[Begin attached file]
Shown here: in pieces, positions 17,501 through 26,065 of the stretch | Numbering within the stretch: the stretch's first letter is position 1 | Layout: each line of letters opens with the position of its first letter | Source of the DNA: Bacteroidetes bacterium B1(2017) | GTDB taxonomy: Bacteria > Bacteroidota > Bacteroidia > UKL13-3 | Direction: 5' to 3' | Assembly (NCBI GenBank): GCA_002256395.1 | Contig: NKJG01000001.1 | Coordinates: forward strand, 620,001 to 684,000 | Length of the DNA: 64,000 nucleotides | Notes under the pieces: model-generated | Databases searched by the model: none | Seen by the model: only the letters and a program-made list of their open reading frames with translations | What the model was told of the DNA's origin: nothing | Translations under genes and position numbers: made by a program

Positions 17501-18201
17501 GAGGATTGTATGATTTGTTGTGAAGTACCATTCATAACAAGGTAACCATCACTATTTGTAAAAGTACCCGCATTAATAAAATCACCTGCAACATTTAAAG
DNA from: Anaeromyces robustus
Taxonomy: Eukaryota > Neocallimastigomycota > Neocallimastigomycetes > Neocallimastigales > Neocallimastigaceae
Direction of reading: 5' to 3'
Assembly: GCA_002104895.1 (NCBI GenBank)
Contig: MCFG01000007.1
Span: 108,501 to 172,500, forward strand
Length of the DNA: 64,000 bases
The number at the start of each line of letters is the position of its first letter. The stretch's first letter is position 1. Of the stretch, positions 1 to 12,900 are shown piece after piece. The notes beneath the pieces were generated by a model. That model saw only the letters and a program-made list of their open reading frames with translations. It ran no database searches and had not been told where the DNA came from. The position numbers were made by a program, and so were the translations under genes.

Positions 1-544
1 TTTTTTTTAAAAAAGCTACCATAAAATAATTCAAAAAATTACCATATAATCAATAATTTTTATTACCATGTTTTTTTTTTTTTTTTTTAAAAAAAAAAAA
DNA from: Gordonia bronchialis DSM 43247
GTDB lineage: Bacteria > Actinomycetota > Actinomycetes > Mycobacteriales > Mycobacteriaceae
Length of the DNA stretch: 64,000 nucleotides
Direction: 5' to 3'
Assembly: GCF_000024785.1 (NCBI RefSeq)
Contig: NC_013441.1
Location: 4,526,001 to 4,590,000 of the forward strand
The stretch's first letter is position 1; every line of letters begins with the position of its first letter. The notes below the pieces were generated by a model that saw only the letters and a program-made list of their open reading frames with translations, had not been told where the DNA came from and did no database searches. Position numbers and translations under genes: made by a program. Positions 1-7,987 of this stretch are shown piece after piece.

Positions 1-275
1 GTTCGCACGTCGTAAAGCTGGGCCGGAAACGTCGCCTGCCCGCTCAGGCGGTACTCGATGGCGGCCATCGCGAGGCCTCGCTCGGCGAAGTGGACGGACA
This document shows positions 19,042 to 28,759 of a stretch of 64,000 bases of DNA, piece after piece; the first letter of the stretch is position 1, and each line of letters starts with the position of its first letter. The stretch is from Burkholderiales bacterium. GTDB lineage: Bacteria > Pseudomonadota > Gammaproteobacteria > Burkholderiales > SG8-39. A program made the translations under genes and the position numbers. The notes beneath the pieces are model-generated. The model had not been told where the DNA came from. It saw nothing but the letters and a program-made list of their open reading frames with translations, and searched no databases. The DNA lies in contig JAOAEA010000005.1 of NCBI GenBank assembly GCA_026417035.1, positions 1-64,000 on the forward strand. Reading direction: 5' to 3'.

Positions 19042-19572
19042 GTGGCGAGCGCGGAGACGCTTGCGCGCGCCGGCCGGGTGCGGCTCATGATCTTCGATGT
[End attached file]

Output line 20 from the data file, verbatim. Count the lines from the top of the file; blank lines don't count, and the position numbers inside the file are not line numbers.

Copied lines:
Location: 4,526,001 to 4,590,000 of the forward strand